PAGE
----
TAIPEI, MAY 27, 2013
(INQUIRER) By Nancy C. Carvajal - The popular slogan “Hindi ka nag-iisa,” which rallied the Filipinos in their fight against the late dictator, President Ferdinand Marcos, was resurrected in Funshung Park in Taipei, on Sunday.

Taiwanese students and personnel from its Ministry of Foreign Affairs offered free food, drinks, and shirts to Filipino migrant workers who were on the park.

The t-shirts bearing the slogan “You are not alone” which obviously was meant for the Filipjino migrant workers because of its significance to the Filipinos was also translated to other languages.

Apart from the free food and drinks, a concert by Taiwanese artists was also held, which was emceed by a Filipino migrant worker who spoke about the “good life and working condition of the Filipino workers here and the proposed universal health care for all migrant workers.”

“Ngayon lang ito, sana palaging magbibigay sila ng pagkain (This is now and we just wish that they will always give food),” an OFW interviewed by the Philippine Daily Inquirer said.

Only a few of the Filipino workers had connected the slogan to the pro-democracy movement in the 1980s, but those who recognized it said “okay lang gamitin nila, basta gawin nila na tulungan kami at di kami pababayaan na maatake (It’s OK that they use the slogan for as long as they help us and do not allow us to be attacked).’’

Taiwanese nationals supportive of the Filipino migrant workers wore stickers carrying the slogan during the event, which was also covered by the local media here.

Cynthia Lee-Ling Hung, section chief of the Foreign Media Services of the Taiwan Ministry of Foreign Affairs said the event would show that “Taiwan gently cares for the migrant workers.”

Earlier, the mayor of Kaishung City was reported to have attended the mass at St. Christopher Church, one of the two churches in Taipei where a lot of Filipinos would congregate on Sunday.

According to Father Leonilo Mantilla, the area’s parish priest, the situation has improved and attacks against Filipino workers have stopped.

Mantilla related that during the early days of the crisis, a priest and his companions were not allowed to buy ice cream from a grocery.

“The Taiwanese refused to sell ice cream to them and hurled bad names at them and also shouted at them,” Mantilla said.

He added that a planned Santacruzan was held on Sunday as scheduled, but organizers decided to forgo with the procession.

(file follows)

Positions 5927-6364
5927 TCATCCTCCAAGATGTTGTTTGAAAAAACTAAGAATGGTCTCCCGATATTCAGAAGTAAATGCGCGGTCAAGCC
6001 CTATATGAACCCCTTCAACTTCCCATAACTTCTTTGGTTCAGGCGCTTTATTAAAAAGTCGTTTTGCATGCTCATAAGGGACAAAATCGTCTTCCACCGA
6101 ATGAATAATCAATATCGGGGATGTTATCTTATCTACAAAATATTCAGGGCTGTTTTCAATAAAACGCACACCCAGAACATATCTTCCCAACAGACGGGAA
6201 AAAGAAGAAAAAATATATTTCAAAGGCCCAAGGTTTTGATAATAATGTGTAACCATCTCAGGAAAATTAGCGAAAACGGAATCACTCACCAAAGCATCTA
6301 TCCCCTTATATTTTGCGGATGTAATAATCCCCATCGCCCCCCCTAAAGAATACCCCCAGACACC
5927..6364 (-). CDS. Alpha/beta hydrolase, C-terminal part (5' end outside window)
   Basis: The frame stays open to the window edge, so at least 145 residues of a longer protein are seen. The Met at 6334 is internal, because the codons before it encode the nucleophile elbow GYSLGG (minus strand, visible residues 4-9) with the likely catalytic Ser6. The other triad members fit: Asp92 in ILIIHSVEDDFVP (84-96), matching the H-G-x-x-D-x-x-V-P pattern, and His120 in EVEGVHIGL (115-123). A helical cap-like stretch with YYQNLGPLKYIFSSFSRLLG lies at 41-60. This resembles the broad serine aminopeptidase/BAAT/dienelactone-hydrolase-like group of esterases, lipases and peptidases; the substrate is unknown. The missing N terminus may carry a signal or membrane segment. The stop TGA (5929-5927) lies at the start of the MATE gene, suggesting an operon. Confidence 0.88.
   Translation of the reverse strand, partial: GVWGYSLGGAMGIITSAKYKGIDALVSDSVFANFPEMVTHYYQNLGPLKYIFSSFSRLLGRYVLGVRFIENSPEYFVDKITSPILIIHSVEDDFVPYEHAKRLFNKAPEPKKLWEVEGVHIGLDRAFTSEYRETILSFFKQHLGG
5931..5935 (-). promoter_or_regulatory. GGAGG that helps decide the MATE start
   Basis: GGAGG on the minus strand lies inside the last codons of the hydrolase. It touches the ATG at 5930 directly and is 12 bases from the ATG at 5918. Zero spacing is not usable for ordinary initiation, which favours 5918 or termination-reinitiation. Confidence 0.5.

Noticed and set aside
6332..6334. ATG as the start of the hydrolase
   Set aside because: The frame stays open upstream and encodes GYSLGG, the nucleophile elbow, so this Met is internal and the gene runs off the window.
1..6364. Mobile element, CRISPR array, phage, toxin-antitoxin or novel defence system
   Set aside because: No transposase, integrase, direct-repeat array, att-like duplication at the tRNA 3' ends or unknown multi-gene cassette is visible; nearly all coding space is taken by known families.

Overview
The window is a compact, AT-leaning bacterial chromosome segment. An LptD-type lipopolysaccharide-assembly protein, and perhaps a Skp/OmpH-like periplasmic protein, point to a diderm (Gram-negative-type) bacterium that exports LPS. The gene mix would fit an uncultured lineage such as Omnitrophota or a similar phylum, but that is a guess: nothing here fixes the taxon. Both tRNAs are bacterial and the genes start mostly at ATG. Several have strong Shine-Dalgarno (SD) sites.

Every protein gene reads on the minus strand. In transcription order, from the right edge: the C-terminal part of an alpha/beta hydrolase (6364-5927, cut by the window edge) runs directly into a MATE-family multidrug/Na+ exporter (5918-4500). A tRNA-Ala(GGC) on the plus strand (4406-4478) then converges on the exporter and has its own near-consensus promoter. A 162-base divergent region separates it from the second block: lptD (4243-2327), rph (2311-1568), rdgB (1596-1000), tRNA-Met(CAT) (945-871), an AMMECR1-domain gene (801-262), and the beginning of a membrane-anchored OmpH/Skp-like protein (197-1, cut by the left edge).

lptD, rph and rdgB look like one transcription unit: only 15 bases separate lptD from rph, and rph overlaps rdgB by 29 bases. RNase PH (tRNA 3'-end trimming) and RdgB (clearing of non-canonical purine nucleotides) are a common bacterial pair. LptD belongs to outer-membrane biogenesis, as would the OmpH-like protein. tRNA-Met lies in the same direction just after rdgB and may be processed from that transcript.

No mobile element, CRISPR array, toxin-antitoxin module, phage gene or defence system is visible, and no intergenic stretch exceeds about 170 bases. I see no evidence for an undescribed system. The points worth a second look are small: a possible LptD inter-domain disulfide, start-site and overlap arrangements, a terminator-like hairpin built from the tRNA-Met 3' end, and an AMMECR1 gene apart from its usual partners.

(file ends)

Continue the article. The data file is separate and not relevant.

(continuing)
The parish priest said the procession was held inside the parish church, instead.

NBI team to leave for Taipei soon for cooperative probe on fisherman’s death By TJ Burgonio Philippine Daily Inquirer 10:54 pm | Sunday, May 26th, 2013

MANILA, Philippines — After some hitches, agents of the National Bureau of Investigation would leave for Taiwan after all to complete their investigation of the May 9 killing of a Taiwanese fisherman by Philippine coast guards, officials said on Sunday.

Contrary to reports, Malacañang and the Manila Economic and Cultural Office (Meco) said that Taiwan did not set new conditions for the NBI’s mission in Taiwan.

“I checked that with the Secretary of Justice and the reply of Secretary Leila de Lima to me was that there were no new conditions. She had also informed me that they are just firming up several, certain details of the visit by both sides,” deputy presidential spokesperson Abigail Valte (photo) said over government-run radio.

She added that the “agreed arrangement” could not be disclosed for now.

Meco chairman Amadeo Perez said Saturday that Taiwan set new conditions for the trip of eight NBI investigators to Taiwan, and these had been relayed to the Department of Justice for action.

Meco permanent representative Antonio Basilio, however, echoed Valte, and said that Taiwan was merely clarifying some protocol in the various stages of the investigation involving ballistics and forensics, among others.

“Otherwise, it looks like they already have an agreement,” Basilio said by phone. “I don’t see any more impediments [to their departure].”

Meco would wait for the response of Taiwan’s Ministry of Justice to NBI’s itinerary in Taiwan Sunday, according to Basilio.

So far, there’s no date yet for their departure. The Philippines had hoped that the investigation would shed light on the circumstances leading to Hung Shih-chen’s death and put a closure to it.

The fatal shooting of Hung Shih-chen by Philippine coast guards in a May 9 anti-poaching operation in the waters off Balintang Island in northern Philippines sparked outrage in Taiwan, and revived tension between the two countries.

While President Aquino offered an apology, Taiwan retaliated by freezing the processing of new employment contracts for Filipino workers, suspending Taiwanese travel to the Philippines and holding military drills in disputed waters.

Since the Philippines’ One-China policy prohibits joint investigation, both countries agreed on a cooperative investigation that gives their respective investigators access to witnesses and evidence.

The NBI is seeking to examine Hung’s boat, the Guang Ta Hsin 28, which Taiwanese investigators said was riddled with 45 bullet holes. It also wants to interview the boat’s surviving crew and conduct a new autopsy to determine how Hung died.

A key piece of evidence was the Philippine Coast Guard video of the incident, which De Lima said was very revealing. The Philippines initially rejected Taiwan’s request for access to the video, but relented after Taiwan declined the former’s request for legal assistance.

After Manila agreed to share the video, Taipei released the visas to the members of the NBI investigative team.

Valte said there was no timetable for the NBI investigation.

“There’s no timetable but this is the highest priority of the NBI,” she said.

Chief News Editor: Sol Jose Vanzi

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